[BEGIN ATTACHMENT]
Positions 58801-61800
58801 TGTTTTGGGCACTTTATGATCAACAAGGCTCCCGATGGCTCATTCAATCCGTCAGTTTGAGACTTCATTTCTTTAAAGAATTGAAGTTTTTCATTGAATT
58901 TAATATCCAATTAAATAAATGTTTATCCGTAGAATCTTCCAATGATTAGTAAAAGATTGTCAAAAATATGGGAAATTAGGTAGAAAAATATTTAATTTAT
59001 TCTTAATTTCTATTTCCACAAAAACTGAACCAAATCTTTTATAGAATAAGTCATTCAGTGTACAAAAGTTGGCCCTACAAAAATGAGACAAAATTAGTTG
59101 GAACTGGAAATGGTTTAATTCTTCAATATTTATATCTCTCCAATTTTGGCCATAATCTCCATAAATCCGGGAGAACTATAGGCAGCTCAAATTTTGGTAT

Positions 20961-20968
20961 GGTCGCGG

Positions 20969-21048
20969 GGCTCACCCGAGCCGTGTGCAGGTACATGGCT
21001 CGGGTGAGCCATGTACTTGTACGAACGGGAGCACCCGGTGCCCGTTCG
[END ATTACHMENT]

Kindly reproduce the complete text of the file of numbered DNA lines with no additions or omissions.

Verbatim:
Positions 58801-61800
58801 TGTTTTGGGCACTTTATGATCAACAAGGCTCCCGATGGCTCATTCAATCCGTCAGTTTGAGACTTCATTTCTTTAAAGAATTGAAGTTTTTCATTGAATT
58901 TAATATCCAATTAAATAAATGTTTATCCGTAGAATCTTCCAATGATTAGTAAAAGATTGTCAAAAATATGGGAAATTAGGTAGAAAAATATTTAATTTAT
59001 TCTTAATTTCTATTTCCACAAAAACTGAACCAAATCTTTTATAGAATAAGTCATTCAGTGTACAAAAGTTGGCCCTACAAAAATGAGACAAAATTAGTTG
59101 GAACTGGAAATGGTTTAATTCTTCAATATTTATATCTCTCCAATTTTGGCCATAATCTCCATAAATCCGGGAGAACTATAGGCAGCTCAAATTTTGGTAT

Positions 20961-20968
20961 GGTCGCGG

Positions 20969-21048
20969 GGCTCACCCGAGCCGTGTGCAGGTACATGGCT
21001 CGGGTGAGCCATGTACTTGTACGAACGGGAGCACCCGGTGCCCGTTCG